Taxation of offshore trusts—non-domiciled and deemed domiciled settlors
Taxation of offshore trusts—non-domiciled and deemed domiciled settlors

The following Private Client guidance note provides comprehensive and up to date legal information covering:

  • Taxation of offshore trusts—non-domiciled and deemed domiciled settlors
  • Significance of settlor’s domicile for offshore trusts
  • Settlements code
  • Transfer of assets abroad code
  • CGT and TCGA 1992, s 86
  • CGT and TCGA 1992, s 87

Significance of settlor’s domicile for offshore trusts

The extent of a trust’s liability to UK income tax and capital gains tax (CGT) depends on the residence status of its trustees. Non-resident trusts can, in certain circumstances, shelter non-UK income and gains. See Practice Note: Tax position of non-resident trusts.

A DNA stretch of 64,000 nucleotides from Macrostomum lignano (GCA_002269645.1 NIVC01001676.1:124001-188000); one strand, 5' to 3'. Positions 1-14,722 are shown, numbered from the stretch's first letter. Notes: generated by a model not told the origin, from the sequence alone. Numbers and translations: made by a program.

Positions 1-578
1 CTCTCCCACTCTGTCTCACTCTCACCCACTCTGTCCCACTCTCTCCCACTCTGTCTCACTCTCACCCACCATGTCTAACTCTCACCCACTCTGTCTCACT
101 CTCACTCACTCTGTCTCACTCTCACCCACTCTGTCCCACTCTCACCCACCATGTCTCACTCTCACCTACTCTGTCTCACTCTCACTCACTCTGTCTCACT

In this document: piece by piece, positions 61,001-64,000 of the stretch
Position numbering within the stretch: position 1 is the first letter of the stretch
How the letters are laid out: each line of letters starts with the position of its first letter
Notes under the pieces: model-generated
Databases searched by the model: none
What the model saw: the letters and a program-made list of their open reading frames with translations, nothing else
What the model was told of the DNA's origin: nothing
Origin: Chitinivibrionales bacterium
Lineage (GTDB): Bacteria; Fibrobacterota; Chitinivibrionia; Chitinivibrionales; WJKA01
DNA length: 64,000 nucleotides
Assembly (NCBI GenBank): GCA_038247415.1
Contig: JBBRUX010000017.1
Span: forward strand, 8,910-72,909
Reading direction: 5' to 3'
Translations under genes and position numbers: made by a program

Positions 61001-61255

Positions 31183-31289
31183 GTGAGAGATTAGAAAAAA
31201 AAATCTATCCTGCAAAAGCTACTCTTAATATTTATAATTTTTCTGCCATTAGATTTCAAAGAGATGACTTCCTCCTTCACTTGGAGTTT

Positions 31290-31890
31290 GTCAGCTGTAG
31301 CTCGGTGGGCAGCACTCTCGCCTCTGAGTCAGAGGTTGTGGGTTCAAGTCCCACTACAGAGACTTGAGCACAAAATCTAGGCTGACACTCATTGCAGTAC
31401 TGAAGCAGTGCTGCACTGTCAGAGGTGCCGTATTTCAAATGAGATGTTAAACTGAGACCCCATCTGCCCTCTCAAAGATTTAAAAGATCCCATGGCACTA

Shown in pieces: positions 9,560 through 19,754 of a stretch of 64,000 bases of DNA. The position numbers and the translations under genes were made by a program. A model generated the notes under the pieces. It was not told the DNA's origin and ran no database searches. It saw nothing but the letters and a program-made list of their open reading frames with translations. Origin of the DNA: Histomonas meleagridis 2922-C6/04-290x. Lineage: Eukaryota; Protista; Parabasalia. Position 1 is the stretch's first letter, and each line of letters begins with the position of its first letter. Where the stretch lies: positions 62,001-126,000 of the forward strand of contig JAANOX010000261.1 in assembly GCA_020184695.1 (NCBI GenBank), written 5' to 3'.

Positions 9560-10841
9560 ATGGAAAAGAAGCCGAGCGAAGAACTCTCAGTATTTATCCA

The domicile status of a UK-resident settlor is probably the most significant factor in determining the extent to which the income and gains of a non-resident trust are subject to UK tax. This Practice Note summarises the current position under the settlements code, transfer of assets abroad code, and the CGT rules set out in sections 86 and 87 of the Taxation of Chargeable Gains Act 1992 (TCGA 1992) in relation to settlors who are not UK-domiciled, as well as those who have acquired deemed domicile status.

Individuals may acquire a UK deemed domicile for income and CGT purposes under the conditions set out in either ‘Condition A’ or ‘Condition B’ as described below. For a summary of the rules on deemed domicile that apply after 5 April 2018, see Practice Note: Deemed domicile for tax from 6 April 2017.

Condition A deemed domicile

An individual, P, is deemed domiciled in the UK under Condition A, if P:

  1. was born in the UK

  2. had a UK domicile of origin, and

  3. is a resident